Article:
The news was first reported by The Washington Post.
Kerrey has not officially made an announcement or filed paperwork to run. Paul Johnson, a former campaign manager of Kerrey's, denied the reports to the AP but said that he's reconsidering his decision.
Kerrey faces a difficult battle for election in one of the most Republican states in the country. He also faces challenges having lived in New York City since 2001 and having not been on the state ballot since 1994. However, his stature gives Democrats some hope for retaining the seat.
The seat first opened up in late December when Kerrey's successor, Sen. Ben Nelson (D-Neb.), announced he would not run for reelection. That decision precipitated speculation that Kerrey would run.
Just weeks ago, Kerrey said he would not run for the seat for family reasons. "I have given the decision of becoming a candidate for the U.S. Senate very serious thought and prayer," he said in an email to supporters on Feb. 7. "To those who urged me to do so, I am sorry, very sorry to have disappointed you. I hope you understand that I have chosen what I believe is best for my family and me."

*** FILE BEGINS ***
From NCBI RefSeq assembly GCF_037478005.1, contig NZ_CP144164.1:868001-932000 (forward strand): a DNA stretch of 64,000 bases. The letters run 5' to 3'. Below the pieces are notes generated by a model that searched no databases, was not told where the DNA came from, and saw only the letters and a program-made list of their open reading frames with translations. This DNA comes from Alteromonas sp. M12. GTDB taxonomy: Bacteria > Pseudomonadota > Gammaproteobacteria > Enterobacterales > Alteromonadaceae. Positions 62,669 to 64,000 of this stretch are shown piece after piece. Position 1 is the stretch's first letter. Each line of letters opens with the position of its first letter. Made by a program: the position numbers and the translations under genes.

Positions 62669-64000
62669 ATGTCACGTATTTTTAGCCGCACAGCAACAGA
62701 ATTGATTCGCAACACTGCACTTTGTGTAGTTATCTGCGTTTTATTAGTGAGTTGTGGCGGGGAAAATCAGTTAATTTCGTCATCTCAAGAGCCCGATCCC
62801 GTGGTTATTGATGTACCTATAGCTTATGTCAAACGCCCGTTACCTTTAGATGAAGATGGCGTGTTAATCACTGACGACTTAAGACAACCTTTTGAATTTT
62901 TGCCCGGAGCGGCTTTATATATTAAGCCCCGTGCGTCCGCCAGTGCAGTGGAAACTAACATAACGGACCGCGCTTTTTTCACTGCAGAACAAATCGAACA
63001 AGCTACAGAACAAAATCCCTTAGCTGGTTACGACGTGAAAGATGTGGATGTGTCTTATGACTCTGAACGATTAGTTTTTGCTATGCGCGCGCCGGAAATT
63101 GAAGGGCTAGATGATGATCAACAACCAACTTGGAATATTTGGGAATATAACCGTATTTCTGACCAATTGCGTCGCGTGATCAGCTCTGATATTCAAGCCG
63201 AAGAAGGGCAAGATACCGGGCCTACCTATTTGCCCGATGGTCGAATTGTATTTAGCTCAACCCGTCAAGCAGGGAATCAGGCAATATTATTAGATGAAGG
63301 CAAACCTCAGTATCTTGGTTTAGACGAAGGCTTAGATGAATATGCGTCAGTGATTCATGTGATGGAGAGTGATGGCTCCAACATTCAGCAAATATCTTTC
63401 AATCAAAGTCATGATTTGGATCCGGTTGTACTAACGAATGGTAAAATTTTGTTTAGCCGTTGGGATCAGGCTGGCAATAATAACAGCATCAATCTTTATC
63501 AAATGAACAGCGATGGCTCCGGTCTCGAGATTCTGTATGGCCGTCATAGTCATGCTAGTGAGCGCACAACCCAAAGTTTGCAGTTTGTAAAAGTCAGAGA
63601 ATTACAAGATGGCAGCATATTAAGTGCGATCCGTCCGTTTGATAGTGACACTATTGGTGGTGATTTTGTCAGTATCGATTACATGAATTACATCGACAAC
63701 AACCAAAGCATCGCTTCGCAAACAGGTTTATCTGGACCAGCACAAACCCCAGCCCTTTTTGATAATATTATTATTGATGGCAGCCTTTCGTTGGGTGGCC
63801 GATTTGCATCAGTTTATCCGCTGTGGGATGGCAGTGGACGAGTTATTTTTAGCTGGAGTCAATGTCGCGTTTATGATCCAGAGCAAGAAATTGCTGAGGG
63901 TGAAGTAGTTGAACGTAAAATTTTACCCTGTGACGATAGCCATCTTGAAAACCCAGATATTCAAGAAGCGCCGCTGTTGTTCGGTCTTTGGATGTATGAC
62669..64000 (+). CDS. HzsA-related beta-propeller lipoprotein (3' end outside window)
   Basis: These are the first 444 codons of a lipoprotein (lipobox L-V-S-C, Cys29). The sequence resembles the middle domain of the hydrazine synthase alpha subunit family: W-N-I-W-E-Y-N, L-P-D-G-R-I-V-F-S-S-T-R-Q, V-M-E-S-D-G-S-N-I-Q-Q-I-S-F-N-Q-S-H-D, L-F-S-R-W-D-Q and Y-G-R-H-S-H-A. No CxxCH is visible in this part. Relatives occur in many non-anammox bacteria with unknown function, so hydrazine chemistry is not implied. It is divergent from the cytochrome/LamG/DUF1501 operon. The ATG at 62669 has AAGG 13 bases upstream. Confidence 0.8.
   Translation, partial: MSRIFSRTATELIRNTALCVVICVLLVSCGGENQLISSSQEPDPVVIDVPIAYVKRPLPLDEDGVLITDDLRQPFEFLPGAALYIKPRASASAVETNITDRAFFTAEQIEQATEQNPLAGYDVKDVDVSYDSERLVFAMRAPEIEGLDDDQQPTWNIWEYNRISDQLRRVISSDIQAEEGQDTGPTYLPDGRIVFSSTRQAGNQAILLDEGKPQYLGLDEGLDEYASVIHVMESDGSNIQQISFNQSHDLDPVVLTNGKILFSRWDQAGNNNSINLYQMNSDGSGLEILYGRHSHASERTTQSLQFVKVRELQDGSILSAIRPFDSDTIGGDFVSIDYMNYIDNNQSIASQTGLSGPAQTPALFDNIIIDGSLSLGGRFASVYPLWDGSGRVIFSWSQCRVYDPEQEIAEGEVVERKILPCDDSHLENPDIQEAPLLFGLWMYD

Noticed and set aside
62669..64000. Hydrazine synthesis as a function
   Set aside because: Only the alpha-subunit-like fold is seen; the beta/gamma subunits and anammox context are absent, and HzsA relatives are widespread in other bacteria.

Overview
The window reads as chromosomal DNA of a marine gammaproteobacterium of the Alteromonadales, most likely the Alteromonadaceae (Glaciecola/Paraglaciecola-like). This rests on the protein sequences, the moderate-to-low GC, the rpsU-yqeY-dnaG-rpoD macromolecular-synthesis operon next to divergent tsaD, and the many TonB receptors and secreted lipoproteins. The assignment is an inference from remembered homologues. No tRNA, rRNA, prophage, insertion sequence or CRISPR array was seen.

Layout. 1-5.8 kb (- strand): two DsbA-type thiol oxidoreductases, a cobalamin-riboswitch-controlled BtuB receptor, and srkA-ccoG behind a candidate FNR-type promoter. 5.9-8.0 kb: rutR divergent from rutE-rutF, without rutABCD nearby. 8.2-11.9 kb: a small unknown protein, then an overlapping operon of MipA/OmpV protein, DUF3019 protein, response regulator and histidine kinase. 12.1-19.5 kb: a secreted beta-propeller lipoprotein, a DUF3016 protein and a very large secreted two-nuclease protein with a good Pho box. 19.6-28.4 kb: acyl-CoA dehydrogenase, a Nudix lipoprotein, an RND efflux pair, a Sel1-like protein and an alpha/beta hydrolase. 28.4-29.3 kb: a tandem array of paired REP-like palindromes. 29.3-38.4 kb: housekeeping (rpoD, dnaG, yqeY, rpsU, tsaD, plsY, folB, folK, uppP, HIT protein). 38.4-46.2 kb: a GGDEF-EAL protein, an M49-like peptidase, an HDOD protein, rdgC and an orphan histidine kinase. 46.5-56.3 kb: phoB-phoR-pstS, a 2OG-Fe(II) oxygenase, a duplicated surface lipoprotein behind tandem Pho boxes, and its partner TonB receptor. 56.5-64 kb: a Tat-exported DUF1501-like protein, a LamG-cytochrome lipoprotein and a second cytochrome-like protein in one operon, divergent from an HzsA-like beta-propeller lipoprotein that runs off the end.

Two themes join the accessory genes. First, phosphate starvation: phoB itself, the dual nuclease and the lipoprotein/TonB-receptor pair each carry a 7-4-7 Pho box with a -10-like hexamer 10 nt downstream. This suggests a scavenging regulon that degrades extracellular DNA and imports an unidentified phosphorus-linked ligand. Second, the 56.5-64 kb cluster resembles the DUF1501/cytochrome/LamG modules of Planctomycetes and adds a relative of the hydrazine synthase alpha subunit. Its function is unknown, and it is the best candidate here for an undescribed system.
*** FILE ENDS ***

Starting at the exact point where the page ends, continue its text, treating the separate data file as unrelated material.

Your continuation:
Kerrey served in the U.S. Senate from 1989 to 2001. Upon leaving the Senate, Kerrey served as the president of The New School, a university located in Greenwich Village in New York City, leaving in 2010. Kerrey ran for the Democratic nomination for president in 1992.
University of Nebraska Regent Chuck Hassebrook and attorney Steven Lustgarten have announced they are running on the Democratic side. State Attorney General Jon Bruning, state Treasurer Don Stenberg, state Sen. Deb Fischer, investment adviser Pat Flynn and Air Force Veteran Spencer Zimmerman are running on the Republican side.
In an interview with the AP in January, Kerrey admitted the odds are not in his favor. "I would say if you bet ... you'd have to bet against me," he said. "I've been away 11 years. I'm a Democrat. Obama's going to top the ticket, and he's probably going to be unpopular. So I'd say the odds are probably not good."